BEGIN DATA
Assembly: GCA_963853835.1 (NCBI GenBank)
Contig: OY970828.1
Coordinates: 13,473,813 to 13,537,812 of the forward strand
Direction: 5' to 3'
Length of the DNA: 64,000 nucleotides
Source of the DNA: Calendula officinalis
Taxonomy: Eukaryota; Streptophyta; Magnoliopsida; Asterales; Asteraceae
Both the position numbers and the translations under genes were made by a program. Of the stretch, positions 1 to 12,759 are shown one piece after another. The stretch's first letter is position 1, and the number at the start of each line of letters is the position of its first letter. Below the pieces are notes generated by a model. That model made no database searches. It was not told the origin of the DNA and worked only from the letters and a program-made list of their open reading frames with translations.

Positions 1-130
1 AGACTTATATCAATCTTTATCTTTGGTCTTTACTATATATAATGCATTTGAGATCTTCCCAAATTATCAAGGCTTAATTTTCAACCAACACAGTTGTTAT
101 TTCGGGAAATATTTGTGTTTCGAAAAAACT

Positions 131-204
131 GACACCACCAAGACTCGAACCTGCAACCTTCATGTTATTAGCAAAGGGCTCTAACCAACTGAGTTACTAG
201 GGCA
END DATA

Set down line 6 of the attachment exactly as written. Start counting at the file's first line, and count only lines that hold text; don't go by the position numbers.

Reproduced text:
Source of the DNA: Calendula officinalis